Author John Fowles, 79, dies at home in England
John Fowles, the cerebral British novelist whose restless exploration of literary form and thematic fascination with free will brought him immense critical and commercial affirmation in works such as “The French Lieutenant’s Woman” and “The Magus,” died Saturday at his home in the southwest English town of Lyme Regis, Dorset. He was 79.
His publisher, Random House, told the Associated Press on Monday that Fowles died of an undisclosed illness. He had been in poor health since a stroke in 1988 and had heart problems.
A reclusive man who said his novels often originated in a recurring image or a dream, Fowles rejected what he once called the “cage labeled ‘novelist,’ ” preferring to stretch the borders of literary convention in each work.
He did this most famously in “The French Lieutenant’s Woman,” the haunting Victorian love story, published in 1969 and made into an Oscar-nominated movie, that Fowles supplied with two endings.
But innovation was an early hallmark of his work. His first novel, “The Collector,” published in 1963, offers two versions of a ghastly event – the kidnapping and imprisonment of an upper-class art student by a lower-class clerk – one told by Fred Clegg, the kidnapper, and the other by Miranda, his 20-year-old captive. “The Magus,” a 1966 novel about a rich man who imposes a series of strange fantasies or “godgames” on a young English schoolmaster, ends ambiguously, leaving the reader to grapple with the book’s meaning. Both novels also were made into films.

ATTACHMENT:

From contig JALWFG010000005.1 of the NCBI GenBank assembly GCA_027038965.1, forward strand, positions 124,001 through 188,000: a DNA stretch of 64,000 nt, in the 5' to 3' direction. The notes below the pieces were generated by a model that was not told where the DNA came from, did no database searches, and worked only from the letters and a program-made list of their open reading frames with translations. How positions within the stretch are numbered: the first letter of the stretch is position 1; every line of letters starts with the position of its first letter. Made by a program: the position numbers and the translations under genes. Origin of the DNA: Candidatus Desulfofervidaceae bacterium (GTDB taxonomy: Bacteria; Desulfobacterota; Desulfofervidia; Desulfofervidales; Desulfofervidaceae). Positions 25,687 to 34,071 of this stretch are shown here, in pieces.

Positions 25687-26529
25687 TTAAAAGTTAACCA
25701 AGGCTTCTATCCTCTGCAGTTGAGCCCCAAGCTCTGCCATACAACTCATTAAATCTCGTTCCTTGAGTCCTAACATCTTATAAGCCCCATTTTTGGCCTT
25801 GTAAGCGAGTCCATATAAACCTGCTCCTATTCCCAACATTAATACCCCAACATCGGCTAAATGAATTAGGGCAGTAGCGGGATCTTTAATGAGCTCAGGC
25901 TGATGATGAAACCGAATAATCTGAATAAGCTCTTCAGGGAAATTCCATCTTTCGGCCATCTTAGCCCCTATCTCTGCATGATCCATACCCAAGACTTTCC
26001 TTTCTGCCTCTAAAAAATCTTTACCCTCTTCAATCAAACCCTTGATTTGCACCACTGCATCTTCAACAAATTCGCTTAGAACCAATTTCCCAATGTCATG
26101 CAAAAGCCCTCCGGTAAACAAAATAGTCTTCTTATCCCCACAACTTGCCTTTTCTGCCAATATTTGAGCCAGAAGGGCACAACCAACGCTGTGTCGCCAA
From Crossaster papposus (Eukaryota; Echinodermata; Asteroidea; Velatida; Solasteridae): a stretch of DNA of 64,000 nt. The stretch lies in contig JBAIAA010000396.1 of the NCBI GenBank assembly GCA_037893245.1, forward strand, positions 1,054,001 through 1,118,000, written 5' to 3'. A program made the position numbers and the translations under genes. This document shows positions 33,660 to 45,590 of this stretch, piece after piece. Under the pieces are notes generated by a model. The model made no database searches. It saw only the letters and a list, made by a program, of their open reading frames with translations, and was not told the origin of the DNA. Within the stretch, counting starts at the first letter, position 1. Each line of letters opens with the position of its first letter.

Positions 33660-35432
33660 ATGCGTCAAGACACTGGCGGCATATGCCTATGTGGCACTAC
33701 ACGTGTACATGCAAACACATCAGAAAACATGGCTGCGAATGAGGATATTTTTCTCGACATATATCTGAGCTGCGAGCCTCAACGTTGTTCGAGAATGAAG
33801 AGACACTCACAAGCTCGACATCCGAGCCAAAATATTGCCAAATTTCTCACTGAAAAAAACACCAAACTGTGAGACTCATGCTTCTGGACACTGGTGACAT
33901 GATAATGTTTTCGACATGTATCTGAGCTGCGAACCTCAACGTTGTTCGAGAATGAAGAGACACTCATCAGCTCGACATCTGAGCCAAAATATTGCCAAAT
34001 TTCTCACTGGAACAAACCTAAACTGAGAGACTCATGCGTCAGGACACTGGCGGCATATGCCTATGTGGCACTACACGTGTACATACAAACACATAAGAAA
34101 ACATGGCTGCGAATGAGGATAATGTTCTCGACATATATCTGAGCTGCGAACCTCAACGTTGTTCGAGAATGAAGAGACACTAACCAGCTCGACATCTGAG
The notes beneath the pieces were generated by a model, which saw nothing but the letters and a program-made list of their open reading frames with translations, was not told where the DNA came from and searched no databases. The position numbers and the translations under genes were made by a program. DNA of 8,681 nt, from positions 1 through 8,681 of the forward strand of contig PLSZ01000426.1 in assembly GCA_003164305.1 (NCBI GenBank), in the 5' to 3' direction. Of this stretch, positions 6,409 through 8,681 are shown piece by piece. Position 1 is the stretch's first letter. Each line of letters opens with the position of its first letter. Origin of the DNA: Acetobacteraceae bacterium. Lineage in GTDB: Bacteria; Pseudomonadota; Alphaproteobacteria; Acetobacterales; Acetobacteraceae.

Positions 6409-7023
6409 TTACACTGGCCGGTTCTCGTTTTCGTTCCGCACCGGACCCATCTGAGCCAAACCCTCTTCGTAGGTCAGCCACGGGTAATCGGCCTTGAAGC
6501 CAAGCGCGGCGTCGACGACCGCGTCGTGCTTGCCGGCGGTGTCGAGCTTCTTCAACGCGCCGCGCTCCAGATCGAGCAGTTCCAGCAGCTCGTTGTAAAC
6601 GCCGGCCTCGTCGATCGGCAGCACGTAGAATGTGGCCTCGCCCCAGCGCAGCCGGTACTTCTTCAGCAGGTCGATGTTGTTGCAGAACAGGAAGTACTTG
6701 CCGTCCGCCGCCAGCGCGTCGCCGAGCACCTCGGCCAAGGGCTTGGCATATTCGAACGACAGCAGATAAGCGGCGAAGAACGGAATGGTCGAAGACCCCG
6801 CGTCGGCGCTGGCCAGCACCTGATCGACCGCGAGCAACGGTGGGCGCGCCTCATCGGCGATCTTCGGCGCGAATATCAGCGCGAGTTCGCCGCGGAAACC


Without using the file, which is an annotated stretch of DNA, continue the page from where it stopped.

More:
“I don’t think any art or science can describe the whole reality of nature,” Fowles told an interviewer in 1985. “I often feel this in writing fiction – that one is trying to describe what one can’t and ought not even to be trying; and is so condemned to a sort of vulgar futility, or eternal second best.”
The scholarly view tended to be far more generous. Fowles “remains one of the least predictable and most re-readable of major modern authors,” according to his citation in the Concise Dictionary of British Literary Biography.
The best-selling author was more celebrated in America than in England, which may explain why he often described himself as living in exile in his own country. Once his books sold well enough for him to quit his teaching job, he bought an 18th-century house in Lyme Regis and had “very little social contact with anybody” except his wife and muse, Elizabeth.
Novelists, he told Margaret Reynolds and Jonathan Noakes in their critical study “John Fowles, The Essential Guide,” “have to live in some sort of exile. I also believe that … they have to keep in touch with their native culture, linguistically, psychologically, and in many other ways. If it sounds paradoxical, it feels paradoxical.”
His wife of 33 years, Elizabeth, died one week after being diagnosed with pancreatic cancer in 1990. He is survived by his second wife, Sarah.